As part of the Year of Young People, the competition was organised by the National Library of Scotland in conjunction with the Scottish Youth Film Festival.
The winning films are:
- 'From Dancing Dundee', made by Sen and Lucy ('12 and under' category)
- 'St Thomas Aquinas Acrostic Account' by pupils from a school in the West End of Glasgow ('13 and over' category).
Both films, along with others that were shortlisted, will be added to the National Library's Moving Image Archive, for future generations to enjoy.
Read more in the the related media release.
30 November 2018
Gutenberg Bible on show for one day only
The Gutenberg Bible will be on display at the National Library of Scotland for one day only, on Thursday 22 November.
One of the world's most treasured books, it was produced in Germany in the 1450s by Johannes Gutenberg.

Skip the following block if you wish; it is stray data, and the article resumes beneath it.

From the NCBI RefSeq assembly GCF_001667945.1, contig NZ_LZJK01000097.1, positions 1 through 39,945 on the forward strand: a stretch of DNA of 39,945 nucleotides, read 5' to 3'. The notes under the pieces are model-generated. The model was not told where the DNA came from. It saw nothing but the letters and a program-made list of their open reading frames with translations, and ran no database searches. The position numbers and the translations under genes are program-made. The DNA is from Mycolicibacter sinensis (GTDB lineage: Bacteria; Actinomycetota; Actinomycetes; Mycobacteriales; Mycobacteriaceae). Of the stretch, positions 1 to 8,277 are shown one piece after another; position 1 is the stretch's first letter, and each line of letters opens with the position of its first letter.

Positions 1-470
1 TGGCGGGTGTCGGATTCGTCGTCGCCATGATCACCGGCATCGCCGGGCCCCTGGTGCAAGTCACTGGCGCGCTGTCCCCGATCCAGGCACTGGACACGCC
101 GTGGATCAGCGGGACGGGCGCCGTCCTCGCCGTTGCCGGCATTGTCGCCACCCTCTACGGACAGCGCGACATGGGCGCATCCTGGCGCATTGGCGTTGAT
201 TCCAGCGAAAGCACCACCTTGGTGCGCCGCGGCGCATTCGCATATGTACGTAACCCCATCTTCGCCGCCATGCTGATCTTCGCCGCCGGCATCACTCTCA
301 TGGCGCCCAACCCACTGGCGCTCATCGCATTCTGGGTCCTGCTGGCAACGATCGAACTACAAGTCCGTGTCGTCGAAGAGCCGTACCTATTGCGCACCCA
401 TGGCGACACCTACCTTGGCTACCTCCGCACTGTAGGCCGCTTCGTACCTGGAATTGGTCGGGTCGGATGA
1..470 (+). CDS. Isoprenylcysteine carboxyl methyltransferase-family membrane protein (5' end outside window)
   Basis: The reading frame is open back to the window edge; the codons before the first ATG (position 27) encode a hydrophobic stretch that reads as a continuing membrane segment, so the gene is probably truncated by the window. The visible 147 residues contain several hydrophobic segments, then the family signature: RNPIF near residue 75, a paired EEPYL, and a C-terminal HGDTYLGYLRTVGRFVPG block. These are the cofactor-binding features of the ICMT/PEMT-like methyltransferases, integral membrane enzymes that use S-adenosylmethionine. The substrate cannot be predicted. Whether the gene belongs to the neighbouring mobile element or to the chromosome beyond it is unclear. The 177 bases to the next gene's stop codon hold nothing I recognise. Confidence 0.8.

This was the first major book to be printed in Europe using moveable type. It caused a sensation when it first appeared at the Franklin Bookfair in 1455, and has gained in significance since then.
A selection of other books printed before 1501 — known as 'incunables' — will also be on show alongside the Library's copy of the Gutenberg Bible.
The free display runs from 10.00-16.00 in the Library's George IV Bridge building.
20 November 2018
Exhibition explores Scotland after the Armistice
a demobilised solidier.
Scottish life after the First World War is the subject of a major exhibition at the National Library of Scotland.
'A Better World?' explores many aspects of what happened in Scotland after the Armistice was signed on 11 November 1918.